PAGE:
Resident; only on Grasholm.
The Pembrokeshire Gannets are supposed to be a colony from Lundy Island, whence the birds were driven by the continued persecution they sustained at the hands of the channel pilots, and other robbers of their nests.
Mr. Mortimer Propert, of St. David’s, who has repeatedly visited Grasholm, reports them to be rapidly increasing in numbers. In the spring of 1886 Mr. Propert estimated that there were at least 250 nests on the island, in four separate colonies. So remote is Grasholm, some seventeen miles from the shore in the centre of St. Bride’s Bay, and is both difficult to reach and not easy to get away from, that the Gannets might be expected to have at last found a place of security. However, a year or two since they were the victims of a raid, the particulars of which were made public, and excited at the time no little indignation. Since then, we believe, they have enjoyed peace.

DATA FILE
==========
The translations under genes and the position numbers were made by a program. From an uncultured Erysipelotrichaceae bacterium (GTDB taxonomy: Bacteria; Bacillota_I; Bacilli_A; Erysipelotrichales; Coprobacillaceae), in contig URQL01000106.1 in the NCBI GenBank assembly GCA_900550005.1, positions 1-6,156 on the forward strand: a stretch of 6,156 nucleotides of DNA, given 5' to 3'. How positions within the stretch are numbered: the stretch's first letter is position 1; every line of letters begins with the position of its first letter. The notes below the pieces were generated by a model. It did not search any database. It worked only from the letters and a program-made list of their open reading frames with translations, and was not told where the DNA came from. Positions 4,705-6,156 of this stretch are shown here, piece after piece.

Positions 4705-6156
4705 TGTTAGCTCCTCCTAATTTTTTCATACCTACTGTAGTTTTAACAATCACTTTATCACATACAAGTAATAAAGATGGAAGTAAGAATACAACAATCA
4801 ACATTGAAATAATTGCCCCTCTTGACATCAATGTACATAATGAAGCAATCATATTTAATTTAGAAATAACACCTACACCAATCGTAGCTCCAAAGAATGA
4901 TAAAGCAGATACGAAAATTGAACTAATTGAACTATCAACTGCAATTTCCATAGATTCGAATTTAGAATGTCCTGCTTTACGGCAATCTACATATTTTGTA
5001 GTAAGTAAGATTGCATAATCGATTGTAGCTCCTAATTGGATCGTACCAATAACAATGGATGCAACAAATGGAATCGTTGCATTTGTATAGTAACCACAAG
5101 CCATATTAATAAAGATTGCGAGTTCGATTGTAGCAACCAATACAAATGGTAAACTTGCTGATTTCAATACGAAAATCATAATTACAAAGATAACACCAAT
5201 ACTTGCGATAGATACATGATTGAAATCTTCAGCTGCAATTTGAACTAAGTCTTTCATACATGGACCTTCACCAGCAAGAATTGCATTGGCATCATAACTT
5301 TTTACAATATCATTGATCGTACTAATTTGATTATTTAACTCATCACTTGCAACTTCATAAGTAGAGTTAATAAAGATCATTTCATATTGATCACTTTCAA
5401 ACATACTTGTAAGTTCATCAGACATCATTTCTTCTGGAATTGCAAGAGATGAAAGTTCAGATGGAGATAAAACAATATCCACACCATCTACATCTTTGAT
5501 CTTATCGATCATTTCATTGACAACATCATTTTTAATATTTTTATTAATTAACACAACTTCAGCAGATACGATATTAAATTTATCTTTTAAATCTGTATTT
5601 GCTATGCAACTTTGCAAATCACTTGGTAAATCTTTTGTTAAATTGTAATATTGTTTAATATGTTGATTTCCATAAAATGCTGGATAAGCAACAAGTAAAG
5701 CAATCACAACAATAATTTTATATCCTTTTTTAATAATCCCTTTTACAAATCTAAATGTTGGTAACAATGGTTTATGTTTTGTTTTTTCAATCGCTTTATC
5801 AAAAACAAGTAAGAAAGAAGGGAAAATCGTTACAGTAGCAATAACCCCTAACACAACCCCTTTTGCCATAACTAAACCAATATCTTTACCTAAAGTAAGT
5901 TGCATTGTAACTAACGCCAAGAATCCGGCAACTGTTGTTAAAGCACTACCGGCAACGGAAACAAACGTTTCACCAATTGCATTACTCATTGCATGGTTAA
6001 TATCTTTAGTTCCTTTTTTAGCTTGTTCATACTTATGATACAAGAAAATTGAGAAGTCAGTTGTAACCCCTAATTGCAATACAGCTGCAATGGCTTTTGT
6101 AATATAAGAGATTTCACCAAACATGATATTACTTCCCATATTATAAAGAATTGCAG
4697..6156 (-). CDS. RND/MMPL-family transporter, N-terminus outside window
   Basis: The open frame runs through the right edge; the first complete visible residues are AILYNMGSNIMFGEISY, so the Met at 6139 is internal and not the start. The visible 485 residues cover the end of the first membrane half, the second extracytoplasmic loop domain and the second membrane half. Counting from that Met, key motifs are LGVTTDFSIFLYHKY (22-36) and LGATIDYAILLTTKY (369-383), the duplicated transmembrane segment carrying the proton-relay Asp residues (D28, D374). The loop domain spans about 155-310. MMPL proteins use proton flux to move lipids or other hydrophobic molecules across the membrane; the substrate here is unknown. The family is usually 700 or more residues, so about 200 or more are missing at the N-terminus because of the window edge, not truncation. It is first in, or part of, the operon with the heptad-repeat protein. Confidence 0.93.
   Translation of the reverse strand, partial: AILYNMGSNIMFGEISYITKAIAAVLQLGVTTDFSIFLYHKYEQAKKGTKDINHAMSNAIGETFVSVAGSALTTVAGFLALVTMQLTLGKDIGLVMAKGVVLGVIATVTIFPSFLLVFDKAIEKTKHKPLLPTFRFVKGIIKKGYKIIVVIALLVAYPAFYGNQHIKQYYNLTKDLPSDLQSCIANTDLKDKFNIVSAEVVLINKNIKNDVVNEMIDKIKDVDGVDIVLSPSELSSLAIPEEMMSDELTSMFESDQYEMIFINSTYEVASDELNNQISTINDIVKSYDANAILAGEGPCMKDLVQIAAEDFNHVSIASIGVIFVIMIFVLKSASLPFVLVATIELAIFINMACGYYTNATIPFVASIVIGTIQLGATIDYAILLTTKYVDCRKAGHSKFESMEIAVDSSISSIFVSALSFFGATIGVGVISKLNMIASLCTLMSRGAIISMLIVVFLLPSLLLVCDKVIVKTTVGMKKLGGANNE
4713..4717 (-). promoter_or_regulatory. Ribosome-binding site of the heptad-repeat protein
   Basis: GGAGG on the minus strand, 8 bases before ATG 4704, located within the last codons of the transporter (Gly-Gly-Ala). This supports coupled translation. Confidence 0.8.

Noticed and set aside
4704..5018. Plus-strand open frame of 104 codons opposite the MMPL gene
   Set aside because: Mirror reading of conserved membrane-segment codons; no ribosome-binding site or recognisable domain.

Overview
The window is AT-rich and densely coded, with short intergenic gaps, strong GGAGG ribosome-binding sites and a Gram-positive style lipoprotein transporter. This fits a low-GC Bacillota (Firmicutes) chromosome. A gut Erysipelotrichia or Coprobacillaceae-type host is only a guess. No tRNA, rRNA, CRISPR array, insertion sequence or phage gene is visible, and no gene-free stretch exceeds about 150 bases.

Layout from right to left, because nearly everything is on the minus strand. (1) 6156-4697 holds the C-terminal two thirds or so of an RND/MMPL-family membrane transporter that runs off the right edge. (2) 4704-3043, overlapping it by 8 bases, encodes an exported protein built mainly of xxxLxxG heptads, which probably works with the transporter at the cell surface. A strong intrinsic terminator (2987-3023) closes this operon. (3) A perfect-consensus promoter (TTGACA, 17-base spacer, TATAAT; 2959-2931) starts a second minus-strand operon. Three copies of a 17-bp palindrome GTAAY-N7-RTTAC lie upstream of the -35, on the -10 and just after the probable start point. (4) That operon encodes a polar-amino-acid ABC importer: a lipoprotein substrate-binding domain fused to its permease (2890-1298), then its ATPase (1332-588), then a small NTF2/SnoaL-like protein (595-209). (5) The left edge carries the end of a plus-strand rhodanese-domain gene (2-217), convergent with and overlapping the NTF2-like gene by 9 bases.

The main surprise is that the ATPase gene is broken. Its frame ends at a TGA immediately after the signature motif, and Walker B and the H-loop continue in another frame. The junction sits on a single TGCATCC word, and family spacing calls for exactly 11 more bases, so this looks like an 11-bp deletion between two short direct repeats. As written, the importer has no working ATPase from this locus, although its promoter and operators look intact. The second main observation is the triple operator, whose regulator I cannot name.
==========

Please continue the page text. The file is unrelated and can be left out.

Accident, or stress of weather, occasionally drives the Gannet, inhabitant as it is of the wide ocean, far inland, and we have heard of a young one in the spotted plumage having been picked up by our friend and neighbour, the late Capt. O. T. Edwardes, of Tyrhos, on such an unlikely spot as Tyrhos Common. In November, 1887, Sir Hugh Owen reported to us that there were several immature Gannets in Goodwick Bay, that were fairly tame, and two of them seemed more pleased to be caught than to be turned adrift again. They were probably injured by the repeated gales.